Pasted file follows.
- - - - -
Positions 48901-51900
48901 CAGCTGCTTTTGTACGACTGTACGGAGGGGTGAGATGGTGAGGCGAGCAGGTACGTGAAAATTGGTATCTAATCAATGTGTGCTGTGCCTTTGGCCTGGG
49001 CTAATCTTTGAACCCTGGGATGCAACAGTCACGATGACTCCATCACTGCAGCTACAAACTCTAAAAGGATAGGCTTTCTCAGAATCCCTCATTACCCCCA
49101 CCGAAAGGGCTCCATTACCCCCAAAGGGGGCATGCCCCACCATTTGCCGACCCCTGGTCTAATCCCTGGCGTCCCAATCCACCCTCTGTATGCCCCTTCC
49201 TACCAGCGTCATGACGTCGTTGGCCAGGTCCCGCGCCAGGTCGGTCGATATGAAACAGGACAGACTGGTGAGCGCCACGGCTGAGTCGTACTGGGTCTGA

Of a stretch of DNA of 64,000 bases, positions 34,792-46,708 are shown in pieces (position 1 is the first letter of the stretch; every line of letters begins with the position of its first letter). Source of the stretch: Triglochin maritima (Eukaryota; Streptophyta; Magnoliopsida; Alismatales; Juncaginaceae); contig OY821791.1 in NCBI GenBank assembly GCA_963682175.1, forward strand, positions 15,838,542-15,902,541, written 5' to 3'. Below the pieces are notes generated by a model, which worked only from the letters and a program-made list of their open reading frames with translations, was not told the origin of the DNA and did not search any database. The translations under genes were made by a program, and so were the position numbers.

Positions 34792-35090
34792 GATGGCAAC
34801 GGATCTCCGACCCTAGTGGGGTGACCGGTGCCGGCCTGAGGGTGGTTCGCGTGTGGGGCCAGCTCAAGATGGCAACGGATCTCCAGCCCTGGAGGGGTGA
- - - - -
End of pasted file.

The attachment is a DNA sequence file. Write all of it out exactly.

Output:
Positions 48901-51900
48901 CAGCTGCTTTTGTACGACTGTACGGAGGGGTGAGATGGTGAGGCGAGCAGGTACGTGAAAATTGGTATCTAATCAATGTGTGCTGTGCCTTTGGCCTGGG
49001 CTAATCTTTGAACCCTGGGATGCAACAGTCACGATGACTCCATCACTGCAGCTACAAACTCTAAAAGGATAGGCTTTCTCAGAATCCCTCATTACCCCCA
49101 CCGAAAGGGCTCCATTACCCCCAAAGGGGGCATGCCCCACCATTTGCCGACCCCTGGTCTAATCCCTGGCGTCCCAATCCACCCTCTGTATGCCCCTTCC
49201 TACCAGCGTCATGACGTCGTTGGCCAGGTCCCGCGCCAGGTCGGTCGATATGAAACAGGACAGACTGGTGAGCGCCACGGCTGAGTCGTACTGGGTCTGA

Of a stretch of DNA of 64,000 bases, positions 34,792-46,708 are shown in pieces (position 1 is the first letter of the stretch; every line of letters begins with the position of its first letter). Source of the stretch: Triglochin maritima (Eukaryota; Streptophyta; Magnoliopsida; Alismatales; Juncaginaceae); contig OY821791.1 in NCBI GenBank assembly GCA_963682175.1, forward strand, positions 15,838,542-15,902,541, written 5' to 3'. Below the pieces are notes generated by a model, which worked only from the letters and a program-made list of their open reading frames with translations, was not told the origin of the DNA and did not search any database. The translations under genes were made by a program, and so were the position numbers.

Positions 34792-35090
34792 GATGGCAAC
34801 GGATCTCCGACCCTAGTGGGGTGACCGGTGCCGGCCTGAGGGTGGTTCGCGTGTGGGGCCAGCTCAAGATGGCAACGGATCTCCAGCCCTGGAGGGGTGA